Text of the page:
Jacqueline Adams is rarely seen without a smile on her face. Looking much younger than her 48 years, Adams may not be what you usually think of when you imagine a custodian; she looks more like what many identify as a rapper than someone who cleans university floors for a living. Her hair is always pulled back in a thick black braid and she has several tattoos on her lower and upper arms. She keeps most of her tattoos covered; the most visible tattoo states "family first" on her left forearm.
Adams begins each day by arriving at Wayne State’s Physics Building at 6 a.m., where she swipes in to transfer to her regular position and checks in with her supervisor. After checking in, she then heads to her building and swipes into work.
Adams’s current duties are the morning cleaning shift in Manoogian Hall, on the fourth and fifth floors. She vacuums the carpets, empties the trash bins in the classrooms and cleans the bathrooms. She also uses sliders and buffers to keep the floor shiny and waxed. She works until 2 p.m., with only a half-hour lunch break during her shift.
Adams has worked as a WSU custodian for almost 17 years. She was hired after a friend's aunt recommended the job to her.
"I haven't missed a beat yet," Adams said.
She began as a project and relief custodian, where she had a variety of tasks such as vacuuming up water if there was a leak, cleaning windows or covering for other custodians. As a PNR, she worked in every area of the university. She's been in the fixed position at Manoogian for almost a year now.
"When they changed the position and put more duties on the PNR person and you had to deal with a lot of supervisors, I just chose to stay in an area and build a relationships with the people in this building and on these floors," Adams said.
Adams enjoys the predictability of her job; the routine of cleaning the floors that she is responsible for makes her day go by faster. Coming to work is easy for Adams, except for the early mornings and the way some students leave the restrooms, she said.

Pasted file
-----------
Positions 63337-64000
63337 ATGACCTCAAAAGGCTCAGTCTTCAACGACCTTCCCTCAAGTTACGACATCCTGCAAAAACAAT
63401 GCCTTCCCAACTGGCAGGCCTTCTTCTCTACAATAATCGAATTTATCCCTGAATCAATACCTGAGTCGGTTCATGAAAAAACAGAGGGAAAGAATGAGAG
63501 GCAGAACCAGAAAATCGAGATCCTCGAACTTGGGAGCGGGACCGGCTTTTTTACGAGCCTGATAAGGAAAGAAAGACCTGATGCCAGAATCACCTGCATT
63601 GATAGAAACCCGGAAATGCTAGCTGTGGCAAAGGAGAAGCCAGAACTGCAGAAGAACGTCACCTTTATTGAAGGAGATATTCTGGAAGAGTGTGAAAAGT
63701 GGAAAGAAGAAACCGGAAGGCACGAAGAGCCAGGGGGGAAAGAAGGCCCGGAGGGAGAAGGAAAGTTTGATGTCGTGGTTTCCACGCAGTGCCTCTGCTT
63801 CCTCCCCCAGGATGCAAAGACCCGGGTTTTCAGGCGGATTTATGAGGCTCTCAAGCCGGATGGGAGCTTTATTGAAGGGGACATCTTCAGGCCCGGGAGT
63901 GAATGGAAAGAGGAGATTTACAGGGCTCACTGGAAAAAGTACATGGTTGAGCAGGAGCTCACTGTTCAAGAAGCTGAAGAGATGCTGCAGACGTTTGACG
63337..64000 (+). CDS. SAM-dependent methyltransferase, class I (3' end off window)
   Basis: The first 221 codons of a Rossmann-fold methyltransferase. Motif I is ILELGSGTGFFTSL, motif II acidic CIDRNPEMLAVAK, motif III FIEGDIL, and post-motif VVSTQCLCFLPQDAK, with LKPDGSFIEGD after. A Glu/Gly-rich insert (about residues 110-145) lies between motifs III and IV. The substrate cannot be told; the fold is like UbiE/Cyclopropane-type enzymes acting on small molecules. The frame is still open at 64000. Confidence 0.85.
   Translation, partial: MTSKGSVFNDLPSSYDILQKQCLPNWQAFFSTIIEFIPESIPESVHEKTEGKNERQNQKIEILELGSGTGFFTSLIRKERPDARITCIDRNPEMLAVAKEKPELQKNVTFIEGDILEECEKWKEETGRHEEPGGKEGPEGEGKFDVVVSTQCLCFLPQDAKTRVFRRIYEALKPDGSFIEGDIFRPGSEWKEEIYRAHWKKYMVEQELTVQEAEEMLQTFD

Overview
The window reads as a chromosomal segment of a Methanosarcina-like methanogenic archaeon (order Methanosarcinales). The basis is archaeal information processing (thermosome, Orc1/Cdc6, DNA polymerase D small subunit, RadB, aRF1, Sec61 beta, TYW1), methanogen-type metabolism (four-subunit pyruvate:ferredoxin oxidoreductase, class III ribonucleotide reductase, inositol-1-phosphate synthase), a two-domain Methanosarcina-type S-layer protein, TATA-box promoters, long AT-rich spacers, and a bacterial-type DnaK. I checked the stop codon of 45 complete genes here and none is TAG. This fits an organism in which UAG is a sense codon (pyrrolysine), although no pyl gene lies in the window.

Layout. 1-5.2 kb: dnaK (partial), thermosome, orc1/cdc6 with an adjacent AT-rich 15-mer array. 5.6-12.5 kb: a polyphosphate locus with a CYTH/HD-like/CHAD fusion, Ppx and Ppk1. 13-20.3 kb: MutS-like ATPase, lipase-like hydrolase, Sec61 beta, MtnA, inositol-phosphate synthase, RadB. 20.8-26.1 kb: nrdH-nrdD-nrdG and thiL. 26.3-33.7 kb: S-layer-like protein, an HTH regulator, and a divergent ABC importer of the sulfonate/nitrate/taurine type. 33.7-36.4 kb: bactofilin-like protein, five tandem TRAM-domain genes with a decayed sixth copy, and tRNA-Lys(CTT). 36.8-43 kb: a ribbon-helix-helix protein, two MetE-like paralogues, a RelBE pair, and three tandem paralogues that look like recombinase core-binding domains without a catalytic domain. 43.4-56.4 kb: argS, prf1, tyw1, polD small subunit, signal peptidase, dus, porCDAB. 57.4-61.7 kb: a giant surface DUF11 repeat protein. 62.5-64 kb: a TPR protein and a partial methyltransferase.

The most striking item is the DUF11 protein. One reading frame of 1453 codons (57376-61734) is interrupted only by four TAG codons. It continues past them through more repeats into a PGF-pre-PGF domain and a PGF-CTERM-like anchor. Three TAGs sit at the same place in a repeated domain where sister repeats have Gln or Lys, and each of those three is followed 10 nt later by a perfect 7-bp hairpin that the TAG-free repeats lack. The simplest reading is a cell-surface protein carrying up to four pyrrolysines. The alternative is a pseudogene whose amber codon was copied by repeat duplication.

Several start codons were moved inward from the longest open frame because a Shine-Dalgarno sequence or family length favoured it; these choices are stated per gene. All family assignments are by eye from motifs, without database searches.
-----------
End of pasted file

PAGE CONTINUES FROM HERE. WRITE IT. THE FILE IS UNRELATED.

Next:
"Every morning, the fifth floor men's bathroom is trashed." Adams said, "It's like someone deliberately takes rolls of tissue and paper towel and throws them on the ground. They leave waste on the seats."
Custodial work isn't everyone's dream job, but Adam's does it with a sense of pride. Many staff members consider her one of the best at WSU.
"Jackie has a wonderful work ethic; she always tries to assist us and help with any needs," WSU office clerk LaTosha Marshall said, who has known Adams for five years.
Adams puts her all into her work. She goes above and beyond to help others and is always looking to do something more. Not only does she do her regular janitorial duties, but she also offers a helping hand in setting things up for journalism functions and replacing items that are getting worn out. She takes notice of everything relating to her work.
"When she first came on board here in January, she was going to do the carpets, and I don't know if they've ever been done," said a WSU source, who asked to remain anonymous.
Proud of her job as she is, Adams knows that she and the rest of the custodial staff aren't recognized much. Custodians do a job that is important for the function of the university, but few see that.
"I don't really notice (custodians) much," WSU student Michael Smyth said. "I'm usually more focused on my homework or studies."
Adams tries to put a smile on everyone's face, from the faculty to the students.
"In the morning time, you don't know what kind of day (anyone)had the night before, so, when they come in, and it's clean and everything smells good, their whole attitude can change," Adams said.
Adams has many side interests. She trains and breeds pit bulls and helps her cousin at his car wash business. She details cars for extra money and owns two vintage cars.
"I've got a '71 dropped-top Cutlass and a '71 Caprice, both in mint condition. I've got the historical plates and everything; I drive them in the Dream Cruise every year," Adams said.
Adams also considers herself a “sports fanatic.” She enjoys playing basketball, racquetball and video games on the weekends and is very into working out. She has no children of her own, but takes a very active role in the lives of her nieces and nephews. She is the baby of her family, having four sisters and five brothers.
"I really believe in family first," Adams said. "I'm very active with my nieces' and nephews' education. I was unfortunate, I didn't get to graduate from college and I'm making sure they do."
Adams attended Eastern Michigan University for two years for physical therapy and physical education, but dropped out do to a family dilemma.
She is a people person more than anything. People are the reason that she comes to work everyday, she said.
"I like the people, they're real nice. The staff is nice. We're here almost 365 days a year and Wayne State is like a second family. We're here more than we are home. I just want it to be pleasant and clean,” Adams said.